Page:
My footsteps are omnipresent. Most film or radio sound recordists avoid background noise as such and highlight the one sound they want from the millions of others. A directional microphone assists with this, but I have never used one because I cannot imagine a city without ‘background’ noises: it would be a kind of creation, not a documentation. To me, these noises are more meaningful than those clean, highlighted, sampled sounds.

I am currently using a Edirol r09 Digital Recorder, a rather cheap portable recorder. The sounds from different microphones and recorders come out differently, and the sounds the Edirol records seem unreal. Just by altering the position of the microphone, the sounds it picks up change. The characteristic of a stereo recorder is that it determines my relationship with the rest of the environment. It brings about a stereo world, a world that moves alongside my saunters – an unreal world. One point that needs clarification is that this world in motion is not my subjective world.

There is a term ‘cocktail effect’, whereby we can clearly pick up what a person is saying, however loud the setting we are in. However, if we do a recording in the same location, speech is very difficult to differentiate. This is because, in reality, people communicate via facial expressions and focus their hearing on the source of sound. In other words, an auditory experience is a combination of hearing, visual stimuli, experience, and psychology. Therefore, directional microphones can recreate this human will of directional hearing. Contrarily, I cancel out these senses unrelated to the auditory system with a stereo recorder, and immerse my audience in a world of noise, leaving them to feel a helpless freedom.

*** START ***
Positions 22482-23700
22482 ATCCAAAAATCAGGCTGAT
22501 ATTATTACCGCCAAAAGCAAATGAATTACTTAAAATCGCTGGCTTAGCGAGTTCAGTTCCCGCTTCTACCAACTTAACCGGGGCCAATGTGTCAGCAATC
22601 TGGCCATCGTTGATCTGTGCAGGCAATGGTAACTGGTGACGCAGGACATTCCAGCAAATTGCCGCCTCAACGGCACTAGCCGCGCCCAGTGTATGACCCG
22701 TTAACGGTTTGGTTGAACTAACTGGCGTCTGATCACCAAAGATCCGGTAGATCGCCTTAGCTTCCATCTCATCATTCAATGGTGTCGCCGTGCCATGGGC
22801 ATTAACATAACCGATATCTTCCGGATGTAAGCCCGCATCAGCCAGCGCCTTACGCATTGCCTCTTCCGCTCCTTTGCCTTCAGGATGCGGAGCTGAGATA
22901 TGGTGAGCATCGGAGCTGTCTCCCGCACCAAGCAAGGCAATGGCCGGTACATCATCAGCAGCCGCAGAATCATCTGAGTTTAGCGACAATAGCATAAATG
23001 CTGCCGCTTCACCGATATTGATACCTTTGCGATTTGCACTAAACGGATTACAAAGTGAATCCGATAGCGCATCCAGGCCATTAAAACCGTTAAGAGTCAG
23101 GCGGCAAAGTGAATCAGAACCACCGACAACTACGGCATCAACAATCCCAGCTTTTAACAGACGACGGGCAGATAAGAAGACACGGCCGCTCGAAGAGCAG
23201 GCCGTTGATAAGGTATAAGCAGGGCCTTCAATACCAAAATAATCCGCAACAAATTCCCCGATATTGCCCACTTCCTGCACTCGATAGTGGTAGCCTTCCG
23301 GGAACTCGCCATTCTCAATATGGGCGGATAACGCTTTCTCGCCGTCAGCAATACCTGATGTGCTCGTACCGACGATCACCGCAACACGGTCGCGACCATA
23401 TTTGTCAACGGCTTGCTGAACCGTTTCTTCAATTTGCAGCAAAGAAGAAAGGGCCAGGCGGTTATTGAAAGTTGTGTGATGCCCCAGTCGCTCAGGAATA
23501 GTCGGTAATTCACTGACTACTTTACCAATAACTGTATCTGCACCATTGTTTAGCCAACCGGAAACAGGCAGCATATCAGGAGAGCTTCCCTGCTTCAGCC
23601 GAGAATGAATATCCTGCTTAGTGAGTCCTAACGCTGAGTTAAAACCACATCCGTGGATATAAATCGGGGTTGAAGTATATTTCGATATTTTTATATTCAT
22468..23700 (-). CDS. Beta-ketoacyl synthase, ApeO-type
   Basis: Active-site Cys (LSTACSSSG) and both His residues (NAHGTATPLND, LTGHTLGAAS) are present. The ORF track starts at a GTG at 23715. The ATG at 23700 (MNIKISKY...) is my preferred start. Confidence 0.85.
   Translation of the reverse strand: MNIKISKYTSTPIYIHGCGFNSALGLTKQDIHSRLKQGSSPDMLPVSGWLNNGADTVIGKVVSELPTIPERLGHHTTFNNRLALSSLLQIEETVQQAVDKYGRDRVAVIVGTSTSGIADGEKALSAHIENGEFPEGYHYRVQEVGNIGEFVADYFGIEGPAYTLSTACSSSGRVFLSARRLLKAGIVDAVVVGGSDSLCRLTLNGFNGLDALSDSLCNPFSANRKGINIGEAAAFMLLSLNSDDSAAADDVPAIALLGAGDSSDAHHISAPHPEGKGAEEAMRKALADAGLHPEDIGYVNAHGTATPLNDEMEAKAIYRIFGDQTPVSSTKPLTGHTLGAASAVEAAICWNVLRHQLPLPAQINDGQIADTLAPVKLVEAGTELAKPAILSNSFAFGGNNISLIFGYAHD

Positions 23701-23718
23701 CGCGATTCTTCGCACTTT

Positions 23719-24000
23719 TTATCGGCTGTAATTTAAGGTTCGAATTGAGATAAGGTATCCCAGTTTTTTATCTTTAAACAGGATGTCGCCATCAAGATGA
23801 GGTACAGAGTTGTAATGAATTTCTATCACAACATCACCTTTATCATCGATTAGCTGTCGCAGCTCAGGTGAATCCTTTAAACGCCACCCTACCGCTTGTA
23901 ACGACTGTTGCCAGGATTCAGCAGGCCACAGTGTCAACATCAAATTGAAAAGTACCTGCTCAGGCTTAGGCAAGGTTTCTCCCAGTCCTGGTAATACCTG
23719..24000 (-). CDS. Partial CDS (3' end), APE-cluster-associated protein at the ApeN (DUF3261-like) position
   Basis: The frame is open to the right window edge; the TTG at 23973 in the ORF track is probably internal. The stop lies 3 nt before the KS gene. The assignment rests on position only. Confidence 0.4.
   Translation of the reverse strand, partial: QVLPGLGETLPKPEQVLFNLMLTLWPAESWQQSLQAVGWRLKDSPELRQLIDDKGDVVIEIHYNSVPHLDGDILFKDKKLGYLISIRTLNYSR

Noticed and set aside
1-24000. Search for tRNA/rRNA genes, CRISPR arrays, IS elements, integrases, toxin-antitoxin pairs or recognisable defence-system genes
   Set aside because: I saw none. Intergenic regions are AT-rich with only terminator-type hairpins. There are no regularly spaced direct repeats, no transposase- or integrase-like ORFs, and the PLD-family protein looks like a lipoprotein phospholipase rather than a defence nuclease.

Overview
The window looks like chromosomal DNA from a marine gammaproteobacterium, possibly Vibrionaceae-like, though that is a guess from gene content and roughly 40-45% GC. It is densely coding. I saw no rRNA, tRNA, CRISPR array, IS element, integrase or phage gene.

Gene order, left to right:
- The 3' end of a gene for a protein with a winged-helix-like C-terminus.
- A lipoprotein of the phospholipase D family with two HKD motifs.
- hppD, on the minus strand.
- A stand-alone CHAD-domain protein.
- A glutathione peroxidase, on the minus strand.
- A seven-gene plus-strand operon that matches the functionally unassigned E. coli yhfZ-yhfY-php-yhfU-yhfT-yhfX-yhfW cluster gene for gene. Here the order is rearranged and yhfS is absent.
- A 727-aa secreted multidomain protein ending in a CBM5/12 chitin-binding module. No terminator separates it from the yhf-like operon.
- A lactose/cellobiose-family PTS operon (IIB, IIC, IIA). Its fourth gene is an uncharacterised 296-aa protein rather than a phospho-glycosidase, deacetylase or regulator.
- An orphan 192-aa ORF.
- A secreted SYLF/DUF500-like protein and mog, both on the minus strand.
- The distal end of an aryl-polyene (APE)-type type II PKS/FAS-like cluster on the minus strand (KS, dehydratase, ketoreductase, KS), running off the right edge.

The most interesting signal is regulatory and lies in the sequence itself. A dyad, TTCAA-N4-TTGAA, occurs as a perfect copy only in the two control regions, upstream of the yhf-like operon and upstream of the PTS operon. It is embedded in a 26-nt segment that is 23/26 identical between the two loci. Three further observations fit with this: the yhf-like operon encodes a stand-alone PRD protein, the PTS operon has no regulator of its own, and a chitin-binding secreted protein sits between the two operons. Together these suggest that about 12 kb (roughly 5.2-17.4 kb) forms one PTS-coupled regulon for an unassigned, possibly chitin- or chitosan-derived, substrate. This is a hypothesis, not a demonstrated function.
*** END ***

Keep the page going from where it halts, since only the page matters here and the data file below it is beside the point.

I guess this is the best objective reality that an egocentric person can ever offer.

Back in 2007, a friend introduced me to a place called Qiujiang Lu in Shanghai: seven or eight streets strewn with second-hand stores selling computer accessories, electro-mechanical components, electrical appliances, all kinds of metalware, huge machinery, audio and video products… Every item is astoundingly inexpensive – be it used, pirated, cheap imitations, or brandless. One can take a guess as to how large the demand for such low-quality goods is and how many sales are made on a daily basis. These retailers are not rich, yet their lives are inseparable from electric appliances, machines, electronics, computers and mobile phones – objects for people with money. The fresh vegetables and seafood in the Qiujiang Lu market are equally cheap. I have never paid more than ten Yuan for a meal at a restaurant here. I somehow find the dirty tables, floors and utensils an understandable necessity.

Two railways meet at Qiujiang Lu. I was surrounded by the most well-dressed youngsters, students and office workers as passengers. Looking out from a train, one sees old roofs, temporary housing, and crowds of men in tattered clothes. I dislike these people – they spit on the ground, hit their children, go out of their way to squeeze the last bit of profit they can make off me, or sell me fake goods. If they are dressed up a bit, they barbarically stop me from recording and kick me out of their territory.